My Year Abroad is Chang-rae Lee's new exuberant novel that takes readers on an excursion out of the New Jersey suburbs and across the Pacific into some of the more luxurious reaches of Asian megacities.
After wrapping up his book about the potential therapeutic benefits of psychedelic drugs, author Michael Pollan turned his attention to a drug that's hidden "in plain sight" in many people's lives: caffeine.
Wall Street Journal economics editor David Wessel's new book, In Fed We Trust: Ben Bernanke's War on the Great Panic, examines the expanding powers of the Federal Reserve in the face of the current economic crisis.
Macroeconomist Dean Baker sees opportunity in the current economic crisis. In a recent editorial for The Guardian, Baker recommended that President-elect Barack Obama boost the economy by spending on national health insurance.
We love low prices, sure, but we frown at the things companies do to get us good deals — like paying low wages. In his book Supercapitalism, economist Robert Reich looks at the divided mind of the consumer and citizen.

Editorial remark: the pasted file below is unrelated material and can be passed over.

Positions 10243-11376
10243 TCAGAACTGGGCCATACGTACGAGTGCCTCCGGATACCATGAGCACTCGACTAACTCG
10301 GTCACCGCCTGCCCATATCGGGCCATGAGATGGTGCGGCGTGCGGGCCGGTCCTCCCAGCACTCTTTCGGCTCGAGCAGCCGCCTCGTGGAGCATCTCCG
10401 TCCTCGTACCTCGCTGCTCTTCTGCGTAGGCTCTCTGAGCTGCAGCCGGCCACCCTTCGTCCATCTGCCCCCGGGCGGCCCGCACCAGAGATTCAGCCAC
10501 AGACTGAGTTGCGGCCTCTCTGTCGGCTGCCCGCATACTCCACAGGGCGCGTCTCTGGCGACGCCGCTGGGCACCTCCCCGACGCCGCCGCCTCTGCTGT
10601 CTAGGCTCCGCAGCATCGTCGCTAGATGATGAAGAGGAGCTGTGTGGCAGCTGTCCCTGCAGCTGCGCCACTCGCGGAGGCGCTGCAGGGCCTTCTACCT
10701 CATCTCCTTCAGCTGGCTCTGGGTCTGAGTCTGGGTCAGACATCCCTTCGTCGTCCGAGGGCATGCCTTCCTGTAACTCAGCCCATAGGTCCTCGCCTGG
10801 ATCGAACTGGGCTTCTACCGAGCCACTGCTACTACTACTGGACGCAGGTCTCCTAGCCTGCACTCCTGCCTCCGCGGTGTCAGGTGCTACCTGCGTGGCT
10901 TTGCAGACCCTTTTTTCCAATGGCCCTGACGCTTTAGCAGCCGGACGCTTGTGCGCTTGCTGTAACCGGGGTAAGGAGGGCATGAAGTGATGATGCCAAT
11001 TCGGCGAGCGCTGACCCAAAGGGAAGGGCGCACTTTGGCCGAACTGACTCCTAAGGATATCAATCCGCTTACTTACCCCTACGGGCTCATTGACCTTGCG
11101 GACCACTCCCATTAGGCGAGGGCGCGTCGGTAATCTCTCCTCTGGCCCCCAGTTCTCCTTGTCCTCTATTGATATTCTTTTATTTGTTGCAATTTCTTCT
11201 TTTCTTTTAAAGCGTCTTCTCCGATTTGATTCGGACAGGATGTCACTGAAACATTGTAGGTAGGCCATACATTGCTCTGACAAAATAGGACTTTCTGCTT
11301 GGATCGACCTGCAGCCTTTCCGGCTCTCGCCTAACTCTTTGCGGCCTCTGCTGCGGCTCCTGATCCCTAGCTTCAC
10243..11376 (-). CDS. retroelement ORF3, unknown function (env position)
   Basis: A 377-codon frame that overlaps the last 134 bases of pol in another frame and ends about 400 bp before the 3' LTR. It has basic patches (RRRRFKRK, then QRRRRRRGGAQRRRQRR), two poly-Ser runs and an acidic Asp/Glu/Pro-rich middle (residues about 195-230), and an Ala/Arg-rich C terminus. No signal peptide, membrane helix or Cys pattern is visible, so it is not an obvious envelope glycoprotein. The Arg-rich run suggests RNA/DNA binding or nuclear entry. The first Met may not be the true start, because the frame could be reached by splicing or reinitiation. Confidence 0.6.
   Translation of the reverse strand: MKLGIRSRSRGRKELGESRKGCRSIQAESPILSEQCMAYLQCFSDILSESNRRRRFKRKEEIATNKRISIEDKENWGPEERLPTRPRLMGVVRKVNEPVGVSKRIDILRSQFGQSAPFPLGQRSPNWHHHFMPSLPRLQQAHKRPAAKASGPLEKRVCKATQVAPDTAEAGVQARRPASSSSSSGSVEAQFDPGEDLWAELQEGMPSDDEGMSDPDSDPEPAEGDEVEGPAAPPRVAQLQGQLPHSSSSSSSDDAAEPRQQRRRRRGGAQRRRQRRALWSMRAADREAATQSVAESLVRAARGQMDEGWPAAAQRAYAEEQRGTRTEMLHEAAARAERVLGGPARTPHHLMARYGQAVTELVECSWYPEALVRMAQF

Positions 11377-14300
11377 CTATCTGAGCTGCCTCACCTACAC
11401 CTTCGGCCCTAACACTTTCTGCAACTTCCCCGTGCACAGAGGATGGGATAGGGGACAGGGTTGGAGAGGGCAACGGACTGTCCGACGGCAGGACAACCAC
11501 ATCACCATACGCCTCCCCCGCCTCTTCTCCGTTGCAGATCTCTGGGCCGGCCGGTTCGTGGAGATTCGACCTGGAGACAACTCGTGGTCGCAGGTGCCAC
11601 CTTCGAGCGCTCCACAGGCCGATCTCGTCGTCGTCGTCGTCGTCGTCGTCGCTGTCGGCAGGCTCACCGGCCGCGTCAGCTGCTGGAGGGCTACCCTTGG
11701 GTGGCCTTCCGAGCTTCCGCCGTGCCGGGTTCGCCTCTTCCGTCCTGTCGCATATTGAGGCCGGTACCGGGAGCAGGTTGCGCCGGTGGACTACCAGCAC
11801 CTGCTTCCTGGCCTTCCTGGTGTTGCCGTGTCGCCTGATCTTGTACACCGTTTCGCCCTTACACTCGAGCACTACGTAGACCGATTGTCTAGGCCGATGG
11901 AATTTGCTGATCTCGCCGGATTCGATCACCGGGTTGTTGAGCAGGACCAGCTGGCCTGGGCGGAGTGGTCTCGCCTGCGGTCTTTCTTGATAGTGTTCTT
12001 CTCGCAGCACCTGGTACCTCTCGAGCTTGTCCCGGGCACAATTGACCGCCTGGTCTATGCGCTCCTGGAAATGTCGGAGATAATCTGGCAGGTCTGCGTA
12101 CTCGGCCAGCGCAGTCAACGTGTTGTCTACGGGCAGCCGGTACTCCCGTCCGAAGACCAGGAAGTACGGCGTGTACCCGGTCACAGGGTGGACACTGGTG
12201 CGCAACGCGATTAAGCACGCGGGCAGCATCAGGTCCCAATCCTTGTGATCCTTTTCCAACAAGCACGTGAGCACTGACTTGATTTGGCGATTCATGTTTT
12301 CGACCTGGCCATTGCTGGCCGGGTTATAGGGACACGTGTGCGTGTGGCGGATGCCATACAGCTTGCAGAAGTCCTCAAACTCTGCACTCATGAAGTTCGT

Greider is National Editor for Rolling Stone, and a former Washington Post editor. He assesses the state of the global economy in his new book "One World, Ready or Not: The Manic Logic of Global Capitalism." He writes that an industrial and economic revolution is taking place in the world, and that its effects may be far greater than that of the industrial revolution.
Economics writer Robert Kuttner returns to discuss his new book, "The End of Laissez Faire." In it, he proposes that the United States give up its roles as world policeman and focus on the type of governmental economic planning that has benefited the Japanese and Germans.
Hernando de Soto says that the inefficient and often corrupt bureaucratic system in Peru makes starting a legal business nearly impossible for most people. As a result, a robust, informal, and technically-illegal market has emerged. De Soto explores this phenomenon -- and similar cases throughout Latin America -- in his new book, The Other Path.
Malcolm Forbes is the owner, chairman, and editor-in-chief of Forbes Magazine, whose slogan is "Forbes: The Capitalist's Tool." The company was founded by Forbes's father, and Forbes joined the staff in 1947, and was promoted after his father's death in 1954. The firm remains a family business--two of Forbes's sons work for the magazine. Forbes is also known for his wealth and extravagant hobbies such as hot-air ballooning (he was the first to travel coast-to-coast in one), motorcycling, and collecting art and toy soldiers.